Tiger Trout

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This Tiger Was Made in the Lab

Wild tiger trout may be the rarest of the trout family.

They are a hybrid of a female brown trout and a male brook trout. They are distinctive, the dark modeled pattern of a brook trout’s back extending down their sides to their belly. This bold pattern won them the name tiger trout. The pattern more closely resembles the coat of an ocelot but I suppose ocelot trout sounds silly.

Browns and brooks are both fall spawners so it’s bound to happen that some big beautiful brown trout catches the eye of an eager brookie but getting a tiger out of the deal is still tricky. A brook trout, being a char, has 84 chromosomes and a brown trout only 80. A fertilized egg will yield a fry only 5% of the time. The resulting tiger trout is sterile so there is no tiger trout to tiger trout reproduction.

The science guys have figured out how to make tiger trout in the lab. They fertilize the brown trout eggs with brook trout milt and then shock them with heat which causes the eggs to mutate adding a chromosome pair and boosting the success rate to 85%. A pretty cool trick but why would you do it?

Well, it turns out that the tiger isn’t just in the stripes. Tiger trout have the attitude to boot. They are aggressive piscivores and grow quickly, eating every smaller fish they can. For that reason they have proven to be an effective tool for controlling invasive species. Since they are sterile, there is no fear of their population getting out of hand.

Photo By Dan Flynn

I’m not a big fan of tinkering with the ecosystem and used carelessly, tiger trout could reek havoc on native fish. However several states have used tiger trout stocking as a means of controlling unwanted species and the result is often great fishing. Tiger trout are aggressive and with the record being twenty pounds, a tempting target species.

I’ve never caught a wild tiger trout but my buddy Dan Flynn shared this photo with me. He’s caught two. I guess if I were serious about it I’d target streams where brook and brown trout spawn together and fish small streamers in hopes of finding one but I don’t. Maybe it will happen one day, or maybe not. If it does you’ll hear about it. For now, it’s cool knowing there’s something out there that I haven’t found yet.

 

Come fish with us in the Bahamas!

Louis Cahill
Gink & Gasoline
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24 thoughts on “Tiger Trout

    • I was waiting for someone to ask. Thanks for stepping up. NO! That is a brook trout that I added tiger print and fangs to in photoshop. My idea of a joke. The inset photo is a real tiger trout and a natural wild one at that.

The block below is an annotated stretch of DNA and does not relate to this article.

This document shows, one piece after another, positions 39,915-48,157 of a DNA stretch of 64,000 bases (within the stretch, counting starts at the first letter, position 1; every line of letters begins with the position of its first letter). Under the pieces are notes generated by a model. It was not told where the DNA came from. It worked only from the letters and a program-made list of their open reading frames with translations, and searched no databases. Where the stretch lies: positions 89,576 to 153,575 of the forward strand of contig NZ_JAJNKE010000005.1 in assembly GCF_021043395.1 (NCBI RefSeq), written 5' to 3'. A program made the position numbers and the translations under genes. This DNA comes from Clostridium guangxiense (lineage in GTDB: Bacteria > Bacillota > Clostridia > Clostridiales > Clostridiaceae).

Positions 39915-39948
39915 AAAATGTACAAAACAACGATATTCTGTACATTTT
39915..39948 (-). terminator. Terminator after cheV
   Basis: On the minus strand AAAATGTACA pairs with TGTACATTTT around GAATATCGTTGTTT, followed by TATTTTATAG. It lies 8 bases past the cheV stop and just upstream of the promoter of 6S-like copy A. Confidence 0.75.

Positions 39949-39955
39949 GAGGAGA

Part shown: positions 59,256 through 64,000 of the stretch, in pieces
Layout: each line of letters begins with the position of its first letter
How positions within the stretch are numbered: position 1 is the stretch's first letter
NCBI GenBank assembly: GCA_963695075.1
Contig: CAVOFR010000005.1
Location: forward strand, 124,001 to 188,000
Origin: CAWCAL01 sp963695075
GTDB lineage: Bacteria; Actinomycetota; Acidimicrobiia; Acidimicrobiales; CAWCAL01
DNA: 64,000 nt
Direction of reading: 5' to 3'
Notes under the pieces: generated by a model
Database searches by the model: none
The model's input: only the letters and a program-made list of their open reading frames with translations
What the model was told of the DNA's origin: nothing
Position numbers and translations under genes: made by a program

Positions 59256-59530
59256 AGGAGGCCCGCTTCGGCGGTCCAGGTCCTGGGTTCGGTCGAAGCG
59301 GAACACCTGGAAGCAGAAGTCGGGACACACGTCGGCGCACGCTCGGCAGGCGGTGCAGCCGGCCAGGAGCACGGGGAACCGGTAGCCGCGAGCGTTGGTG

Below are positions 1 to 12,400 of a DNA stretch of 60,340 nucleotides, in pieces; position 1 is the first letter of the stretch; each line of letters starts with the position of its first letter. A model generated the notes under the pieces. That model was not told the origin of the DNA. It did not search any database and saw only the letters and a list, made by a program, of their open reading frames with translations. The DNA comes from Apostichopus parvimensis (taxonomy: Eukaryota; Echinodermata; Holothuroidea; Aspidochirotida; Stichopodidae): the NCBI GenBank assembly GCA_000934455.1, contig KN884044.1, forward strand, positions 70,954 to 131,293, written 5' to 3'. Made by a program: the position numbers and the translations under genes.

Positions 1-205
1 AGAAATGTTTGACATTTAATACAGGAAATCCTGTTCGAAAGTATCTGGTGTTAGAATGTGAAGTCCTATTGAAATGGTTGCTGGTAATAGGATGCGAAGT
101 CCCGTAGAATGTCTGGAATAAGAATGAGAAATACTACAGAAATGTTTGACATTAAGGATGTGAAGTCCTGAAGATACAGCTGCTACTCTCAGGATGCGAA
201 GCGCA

1. Pingback: Finding Steelhead Tiger Trout Fishing | MidCurrent | MidCurrent

  2. Love the “lab tiger” at the header. LOL If anyone’s ever in Utah, we’ve got one of the best tiger programs around. They’re stocked like rainbows out here, these days.

    I’ve made quite a few blog posts with decent tigers in them.

  3. I used to caretake a recreational property just outside Bozeman owned by a Chicago photographer and fly fisher. The Gallatin river formed the western property line and we had a spring creek fed pond that was home to lots of big browns and a lesser number of small to medium brookies. Over 30 years of fishing that pond I’ve caught two or three wild, naturally occurring tiger trout. So yeah, they’re kind of rare, even in an environment where brookies and browns spawn in close proximity to one another. My wife and I remained close to the owners over the years and we now have a growing relationship with the new owners. I’ll fish the river this weekend and the pond once the ice is off. I’m a lucky guy.

  4. I have only caught one and mistakenly took it for a brown with a funky spot pattern. I showed the photo to a conservation officer friend who corrected me. Thanks for the article.Tiger trout don’t get much love in the fly fishing media world.

  5. What does the opposite paring, a male brook trout and a female brown trout produce? Is it possible?

    Are similar crosses between other salvelinus possible? I’m wondering what a cross between a brown trout and a bull trout, Salvelinus confluentus, a highly piscatorial species would produce.

  6. We have some planted in a couple lakes in the Cascades here in Oregon to wipe out the invasive monsters.
    Louis next time you come up here to hit the Deschutes try a day trip over to Diamond Lake where ODFW have planted Tigers. It’s about 90 minutes from Bend. It’s right next to Crater Lake National Park.
    Plus we have the Williamson and the Wood and the Rogue and the Umpqua and the… Yup we are spoiled.

  7. I’ve caught a bunch of tigers in Utah waters with the largest being 17″. And believe me, I’m not bragging. From my small sample size experience, “aggressive” unfortunately means “dumb” or “easy” when it comes to catching them. The tigers sit out in the middle, while the other trout hang against the bank. Like so many stocked fish they aren’t picky and will push aside the native or holdover trout to get to your fly. As a bonus, they don’t put up much of a fight. All the creeks where I’ve found tigers (6-7?) were fine before they got there. I’m not sure if they were inserted to lessen some invasive minnow or “trash” fish but they sure knock down the fishing for browns, bows and cutts. It’s hard not to think they came from a state fisheries official thinking “Hey, let’s really up the catch rate on xxxx Creek.” Yes, the result of mixing the coloration and markings of a brown and a brookie is pretty, even incredible on a large “spawner”. For me that’s been the only consolation. Sorry to be so negative about something that sounds exciting. Again, this only my experience on a small number of small Utah creeks. Thanks for posting this article.

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